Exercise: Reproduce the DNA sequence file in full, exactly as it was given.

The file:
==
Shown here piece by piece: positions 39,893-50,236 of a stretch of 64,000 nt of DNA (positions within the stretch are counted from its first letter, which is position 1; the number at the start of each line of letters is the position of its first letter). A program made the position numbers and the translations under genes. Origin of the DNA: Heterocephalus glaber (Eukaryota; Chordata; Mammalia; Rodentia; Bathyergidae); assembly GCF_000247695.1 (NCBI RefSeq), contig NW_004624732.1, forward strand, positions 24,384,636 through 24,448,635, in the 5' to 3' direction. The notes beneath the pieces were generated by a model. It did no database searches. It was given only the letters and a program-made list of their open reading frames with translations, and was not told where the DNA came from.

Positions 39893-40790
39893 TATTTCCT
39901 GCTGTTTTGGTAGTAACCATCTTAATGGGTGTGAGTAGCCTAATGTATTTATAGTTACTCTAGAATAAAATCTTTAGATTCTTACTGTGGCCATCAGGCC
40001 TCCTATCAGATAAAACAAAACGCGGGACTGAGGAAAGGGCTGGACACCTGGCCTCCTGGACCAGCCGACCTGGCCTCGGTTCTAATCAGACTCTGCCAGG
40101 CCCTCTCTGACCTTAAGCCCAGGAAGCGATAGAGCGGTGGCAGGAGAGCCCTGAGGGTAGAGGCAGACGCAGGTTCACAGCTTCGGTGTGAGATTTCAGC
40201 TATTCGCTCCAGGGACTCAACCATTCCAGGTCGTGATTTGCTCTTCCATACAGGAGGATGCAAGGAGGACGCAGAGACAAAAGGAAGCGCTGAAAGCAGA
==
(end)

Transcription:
Shown here piece by piece: positions 39,893-50,236 of a stretch of 64,000 nt of DNA (positions within the stretch are counted from its first letter, which is position 1; the number at the start of each line of letters is the position of its first letter). A program made the position numbers and the translations under genes. Origin of the DNA: Heterocephalus glaber (Eukaryota; Chordata; Mammalia; Rodentia; Bathyergidae); assembly GCF_000247695.1 (NCBI RefSeq), contig NW_004624732.1, forward strand, positions 24,384,636 through 24,448,635, in the 5' to 3' direction. The notes beneath the pieces were generated by a model. It did no database searches. It was given only the letters and a program-made list of their open reading frames with translations, and was not told where the DNA came from.

Positions 39893-40790
39893 TATTTCCT
39901 GCTGTTTTGGTAGTAACCATCTTAATGGGTGTGAGTAGCCTAATGTATTTATAGTTACTCTAGAATAAAATCTTTAGATTCTTACTGTGGCCATCAGGCC
40001 TCCTATCAGATAAAACAAAACGCGGGACTGAGGAAAGGGCTGGACACCTGGCCTCCTGGACCAGCCGACCTGGCCTCGGTTCTAATCAGACTCTGCCAGG
40101 CCCTCTCTGACCTTAAGCCCAGGAAGCGATAGAGCGGTGGCAGGAGAGCCCTGAGGGTAGAGGCAGACGCAGGTTCACAGCTTCGGTGTGAGATTTCAGC
40201 TATTCGCTCCAGGGACTCAACCATTCCAGGTCGTGATTTGCTCTTCCATACAGGAGGATGCAAGGAGGACGCAGAGACAAAAGGAAGCGCTGAAAGCAGA